We constructed a prediction model of working memory ability among healthy individuals recruited at ATR (Advanced Telecommunications Research Institute International), Japan (ATR dataset; Figure 1A). To test its generalizability, independently collected resting state fMRI (rs-fMRI) was entered into this model to predict individual working memory ability. Specifically, we applied the model to independent test datasets of healthy individuals in the USA (the Human Connectome Project dataset, HCP dataset) and schizophrenia patients and their controls (Figure 1B). The predicted working memory ability was compared with actually measured working memory score. We emphasize that these individual differences analyses were performed to examine the relative (i.e. the ability to differentiate between good and bad performers), not absolute accuracy of the prediction model (i.e. the ability to predict specific level of performance). Moreover, the model was applied to patients with psychiatric diagnoses including schizophrenia (SCZ), major depressive disorder (MDD), obsessive-compulsive disorder (OCD), and ASD and also their age- and gender-matched healthy/typically developed controls (multiple psychiatric diagnoses dataset; Figure 1C). The effect size estimates of predicted working memory impairments were compared with that of behaviorally observed ones reported in previous meta-analysis studies. We note that individual behavioral scores on working memory ability were available in schizophrenia cohort but not available in other psychiatric diagnoses, and that the same SCZ dataset was analyzed from an individual difference perspective as well as a group-level difference perspective (see below).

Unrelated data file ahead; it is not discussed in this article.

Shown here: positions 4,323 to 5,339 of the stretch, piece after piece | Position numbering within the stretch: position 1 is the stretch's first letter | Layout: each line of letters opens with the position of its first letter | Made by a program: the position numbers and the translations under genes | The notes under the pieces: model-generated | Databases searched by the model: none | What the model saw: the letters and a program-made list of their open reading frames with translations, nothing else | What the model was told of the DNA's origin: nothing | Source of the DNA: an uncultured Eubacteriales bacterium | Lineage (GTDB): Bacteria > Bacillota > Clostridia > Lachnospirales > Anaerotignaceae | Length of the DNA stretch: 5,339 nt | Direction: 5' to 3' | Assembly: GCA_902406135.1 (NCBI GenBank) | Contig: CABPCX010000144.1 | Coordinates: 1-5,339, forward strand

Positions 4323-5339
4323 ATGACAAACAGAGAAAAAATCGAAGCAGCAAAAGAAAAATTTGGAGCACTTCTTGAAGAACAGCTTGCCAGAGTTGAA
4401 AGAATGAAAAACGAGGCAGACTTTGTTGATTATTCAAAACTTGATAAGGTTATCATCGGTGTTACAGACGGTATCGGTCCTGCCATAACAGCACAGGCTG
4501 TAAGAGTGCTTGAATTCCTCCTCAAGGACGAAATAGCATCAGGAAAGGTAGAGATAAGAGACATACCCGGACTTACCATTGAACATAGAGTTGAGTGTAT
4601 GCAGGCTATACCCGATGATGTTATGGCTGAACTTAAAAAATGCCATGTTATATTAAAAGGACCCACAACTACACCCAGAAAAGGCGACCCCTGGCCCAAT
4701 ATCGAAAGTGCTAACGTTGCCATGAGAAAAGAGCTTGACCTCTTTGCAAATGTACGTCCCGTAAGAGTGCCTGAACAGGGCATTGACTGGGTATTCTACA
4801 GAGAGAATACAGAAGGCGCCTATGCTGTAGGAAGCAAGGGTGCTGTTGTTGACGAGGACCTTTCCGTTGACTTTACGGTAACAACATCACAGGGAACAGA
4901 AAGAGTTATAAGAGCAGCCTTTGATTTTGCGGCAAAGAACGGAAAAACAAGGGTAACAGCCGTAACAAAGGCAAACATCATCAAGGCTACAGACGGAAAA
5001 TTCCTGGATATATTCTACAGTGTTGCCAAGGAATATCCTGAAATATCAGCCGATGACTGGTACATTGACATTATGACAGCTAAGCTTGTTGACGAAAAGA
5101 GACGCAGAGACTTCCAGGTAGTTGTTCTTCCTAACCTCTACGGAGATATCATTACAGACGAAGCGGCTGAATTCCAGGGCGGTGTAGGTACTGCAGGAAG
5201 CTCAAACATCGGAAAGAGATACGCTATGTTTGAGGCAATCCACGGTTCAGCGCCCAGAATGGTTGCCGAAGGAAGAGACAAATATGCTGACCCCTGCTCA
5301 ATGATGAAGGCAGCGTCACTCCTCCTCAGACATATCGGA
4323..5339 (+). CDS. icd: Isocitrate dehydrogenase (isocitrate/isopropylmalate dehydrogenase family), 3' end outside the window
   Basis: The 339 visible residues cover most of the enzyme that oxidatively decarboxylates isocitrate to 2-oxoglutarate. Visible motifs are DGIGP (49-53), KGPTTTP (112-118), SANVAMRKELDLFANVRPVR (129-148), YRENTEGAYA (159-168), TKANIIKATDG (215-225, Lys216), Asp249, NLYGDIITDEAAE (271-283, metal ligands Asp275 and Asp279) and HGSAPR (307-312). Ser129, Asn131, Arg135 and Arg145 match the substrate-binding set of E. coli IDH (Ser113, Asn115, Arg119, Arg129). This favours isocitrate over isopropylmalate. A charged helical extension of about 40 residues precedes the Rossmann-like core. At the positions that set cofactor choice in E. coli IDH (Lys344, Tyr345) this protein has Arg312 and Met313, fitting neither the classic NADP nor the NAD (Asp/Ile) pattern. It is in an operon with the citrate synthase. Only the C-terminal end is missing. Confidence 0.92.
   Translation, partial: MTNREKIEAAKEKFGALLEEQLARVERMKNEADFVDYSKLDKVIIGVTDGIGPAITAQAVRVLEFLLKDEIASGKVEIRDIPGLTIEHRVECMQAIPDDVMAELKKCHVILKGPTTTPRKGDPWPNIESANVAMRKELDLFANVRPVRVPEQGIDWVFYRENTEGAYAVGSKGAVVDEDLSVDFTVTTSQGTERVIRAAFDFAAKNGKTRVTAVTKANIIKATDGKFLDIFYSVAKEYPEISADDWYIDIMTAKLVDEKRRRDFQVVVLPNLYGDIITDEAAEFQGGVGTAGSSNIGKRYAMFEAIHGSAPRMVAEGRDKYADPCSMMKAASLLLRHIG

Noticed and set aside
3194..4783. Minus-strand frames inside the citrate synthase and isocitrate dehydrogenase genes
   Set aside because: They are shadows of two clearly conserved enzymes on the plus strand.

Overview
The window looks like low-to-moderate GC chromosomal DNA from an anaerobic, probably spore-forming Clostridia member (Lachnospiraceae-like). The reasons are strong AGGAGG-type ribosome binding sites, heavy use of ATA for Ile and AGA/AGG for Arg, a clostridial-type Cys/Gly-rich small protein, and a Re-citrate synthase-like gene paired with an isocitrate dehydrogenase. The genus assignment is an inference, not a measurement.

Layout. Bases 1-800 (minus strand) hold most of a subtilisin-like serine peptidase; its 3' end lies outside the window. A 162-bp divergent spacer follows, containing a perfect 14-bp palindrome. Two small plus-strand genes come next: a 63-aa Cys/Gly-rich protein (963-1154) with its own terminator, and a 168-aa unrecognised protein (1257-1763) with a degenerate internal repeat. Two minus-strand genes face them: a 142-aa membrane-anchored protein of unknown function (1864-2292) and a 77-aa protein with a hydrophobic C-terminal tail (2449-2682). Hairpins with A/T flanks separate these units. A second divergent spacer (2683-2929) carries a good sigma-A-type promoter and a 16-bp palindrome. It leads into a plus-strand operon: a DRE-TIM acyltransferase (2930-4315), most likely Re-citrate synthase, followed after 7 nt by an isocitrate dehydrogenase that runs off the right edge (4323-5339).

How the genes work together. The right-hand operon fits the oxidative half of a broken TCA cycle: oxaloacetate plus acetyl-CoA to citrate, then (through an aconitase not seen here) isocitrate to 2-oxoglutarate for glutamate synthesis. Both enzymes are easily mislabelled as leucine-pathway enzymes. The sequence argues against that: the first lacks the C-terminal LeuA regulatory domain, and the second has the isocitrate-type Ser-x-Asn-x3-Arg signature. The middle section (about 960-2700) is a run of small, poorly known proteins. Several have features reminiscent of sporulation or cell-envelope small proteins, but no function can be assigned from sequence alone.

Schematic diagram of model construction and generalization tests using independent datasets.

(A) Model was developed using a whole-brain resting state FC and a learning plateau of a letter 3-back task within healthy individuals from ATR dataset. (B) We applied the model to resting state FC patterns and predicted individual participant’s working memory ability. We first examined the external validity using an independent USA healthy dataset (HCP dataset: the upper flow chart in (B)). The predicted working memory ability was compared to actual working memory performance (visual-object N-back task and the NIH toolbox list sorting test). Then we examined the generalizability to a clinical population using a schizophrenia dataset (the lower flow chart in (B)). The predicted working memory ability was compared to actual working memory score measured by Digit sequencing test. (C) Using the multiple psychiatric diagnoses dataset, degree of working memory impairment for each diagnosis was predicted as differences from corresponding controls. The predicted impairments were validated by previous meta-analysis studies on digit-span across multiple diagnoses. Note that the HCP dataset’s task stimuli images are just illustration purpose and different from the original stimuli.